"Tanker" my M1 Garand, or get an M4gery?


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MatthewVanitas
March 13, 2005, 07:36 PM
Fair warning, this is a rambling "what should I do" thread...

I bought a CMP Danish Garand, taken it shooting twice. Liked it more the first time than the second time, so maybe it's growing on me. However, I'll soon be leaving California for good, in order to go to grad school in Austin, TX. So, I thought maybe I'd celebrate "leaving CA/successfully surviving my contract/ entering grad school" by getting an M4gery.

Then again, I've always had a strong desire to get a "tanker" shortened Garand from a reputable builder, and my Rack Grade CMP seems a good base. I know someone will write in and accuse me of butchery for destroying a relic, but it's better than the folks that stack Garands in piles and torch them. Better a shooter than tinder.

Thought process is as follows:

PRICE: TIE CMP Garand ($390) + .308 Barrel ($175) + Tanker conversion by Roland Beaver ($275) plus shipping/fees ($30) = $860 About the same price as a decent RRA/BM AR-15.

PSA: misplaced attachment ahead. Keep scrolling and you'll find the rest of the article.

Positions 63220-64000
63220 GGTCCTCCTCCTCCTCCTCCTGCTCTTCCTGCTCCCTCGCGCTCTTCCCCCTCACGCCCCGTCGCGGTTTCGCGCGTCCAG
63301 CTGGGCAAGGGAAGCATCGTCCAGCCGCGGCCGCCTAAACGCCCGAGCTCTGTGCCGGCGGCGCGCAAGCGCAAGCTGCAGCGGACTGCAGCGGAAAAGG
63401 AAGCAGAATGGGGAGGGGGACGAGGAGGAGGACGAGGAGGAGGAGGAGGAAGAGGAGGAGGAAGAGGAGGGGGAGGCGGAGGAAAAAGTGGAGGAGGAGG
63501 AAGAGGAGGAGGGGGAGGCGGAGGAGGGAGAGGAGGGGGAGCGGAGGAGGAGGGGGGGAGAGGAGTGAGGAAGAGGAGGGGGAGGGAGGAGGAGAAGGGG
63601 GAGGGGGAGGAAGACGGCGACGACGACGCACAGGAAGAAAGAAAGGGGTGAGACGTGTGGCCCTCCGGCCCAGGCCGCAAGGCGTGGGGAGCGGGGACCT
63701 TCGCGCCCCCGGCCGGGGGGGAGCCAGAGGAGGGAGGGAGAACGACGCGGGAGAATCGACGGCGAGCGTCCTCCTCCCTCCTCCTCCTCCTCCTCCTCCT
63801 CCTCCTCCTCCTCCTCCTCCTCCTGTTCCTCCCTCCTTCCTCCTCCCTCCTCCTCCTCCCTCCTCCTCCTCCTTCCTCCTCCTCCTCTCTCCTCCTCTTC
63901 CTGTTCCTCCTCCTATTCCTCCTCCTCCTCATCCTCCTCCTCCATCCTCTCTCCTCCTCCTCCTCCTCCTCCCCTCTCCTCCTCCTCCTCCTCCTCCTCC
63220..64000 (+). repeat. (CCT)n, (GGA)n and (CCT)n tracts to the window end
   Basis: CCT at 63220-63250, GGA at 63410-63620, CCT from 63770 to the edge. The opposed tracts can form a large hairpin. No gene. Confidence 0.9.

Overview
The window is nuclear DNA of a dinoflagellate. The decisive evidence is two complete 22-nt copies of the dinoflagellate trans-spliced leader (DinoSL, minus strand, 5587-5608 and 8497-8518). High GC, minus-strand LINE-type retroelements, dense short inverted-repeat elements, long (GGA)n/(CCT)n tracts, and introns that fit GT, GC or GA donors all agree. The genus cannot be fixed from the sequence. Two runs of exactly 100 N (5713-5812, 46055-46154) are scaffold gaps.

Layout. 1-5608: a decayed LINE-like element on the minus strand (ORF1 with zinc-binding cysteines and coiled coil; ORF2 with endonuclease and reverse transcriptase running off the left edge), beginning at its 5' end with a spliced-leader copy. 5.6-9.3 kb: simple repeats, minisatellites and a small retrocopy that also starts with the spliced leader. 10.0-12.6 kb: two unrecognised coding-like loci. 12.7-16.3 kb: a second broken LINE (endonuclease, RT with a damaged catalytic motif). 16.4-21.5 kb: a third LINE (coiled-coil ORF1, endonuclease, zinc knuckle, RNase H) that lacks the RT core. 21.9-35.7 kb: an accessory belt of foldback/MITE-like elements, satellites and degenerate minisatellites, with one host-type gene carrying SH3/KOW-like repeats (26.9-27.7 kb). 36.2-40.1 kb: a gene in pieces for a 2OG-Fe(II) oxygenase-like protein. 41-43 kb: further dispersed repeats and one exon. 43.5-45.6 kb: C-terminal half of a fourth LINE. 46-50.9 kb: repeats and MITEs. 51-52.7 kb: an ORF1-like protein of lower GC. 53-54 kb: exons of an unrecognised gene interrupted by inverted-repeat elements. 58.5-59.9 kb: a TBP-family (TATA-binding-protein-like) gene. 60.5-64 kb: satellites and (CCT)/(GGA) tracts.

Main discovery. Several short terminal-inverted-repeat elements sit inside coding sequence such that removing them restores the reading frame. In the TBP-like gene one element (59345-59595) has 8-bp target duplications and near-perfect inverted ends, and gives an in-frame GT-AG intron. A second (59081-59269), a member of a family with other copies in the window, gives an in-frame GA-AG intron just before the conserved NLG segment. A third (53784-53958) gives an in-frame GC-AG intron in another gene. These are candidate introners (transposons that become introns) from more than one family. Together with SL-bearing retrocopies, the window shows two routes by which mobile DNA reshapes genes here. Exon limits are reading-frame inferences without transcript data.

SIGHTS: TIE To my eyes, they're basically the same sights, which IMO are about the best open sights you can get.
AMMO COST: TIE Argentine .308 surplus and Lake City bulk .223 are running around 19c/rd these days.
MAINTENANCE: TIE Possible heresey, but you have to clean out the gas system on an M1, and have to stock both lube and grease. Balances out the AR, whose gas-impingement is a bit grimy, and whose star chamber is a pain. Plus you can clean an AR from the breach with a rod.
RESALE HIT: TIE I think I'd lose about 30% on either one if I sold it after the first shoot.
POWER: M1
RECOIL: AR
DURABILITY: M1 Seems pretty intuitive. Kind of why I picked the Ruger over the Buckmark. Pick it up and think "makes an effective bludgeon."
NIMBLENESS: AR Half the weight, a few inches shorter. Dodge/weave and whanot.


ASSORTED CLOSING STATEMENTS:

Tanker M1: High-quality product rebuilt by an accomplished and respected gunsmith (Roland Beaver). Time-tested design, "built like they used to build them", etc. Downside: heavy, limited capacity. Recoil is a little stout off the bench, and double taps will probably not achieve AR-type quickness. Though ego should not play a role in the decisions, it would be cool to have both my primary rifle and primary pistol be pre-1950.

M4gery: High-quality modern product from respected company (RRA or BM). Design refined since Vietnam, unlimited potential for modification and accessorization. Very similar to the rifle I was first trained on (M16A2), thus comfortingly familiar and ergonomic. Negligible recoil, would be great for teaching attractive coeds to shoot.

Or perhaps I should just sell my M1, pocket the cash, and buy an SKS to fill the void until I figure out what I really want. Just my rambles, would welcome any opinions from the gallery. Take care, -MV

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ScottsGT
March 13, 2005, 08:20 PM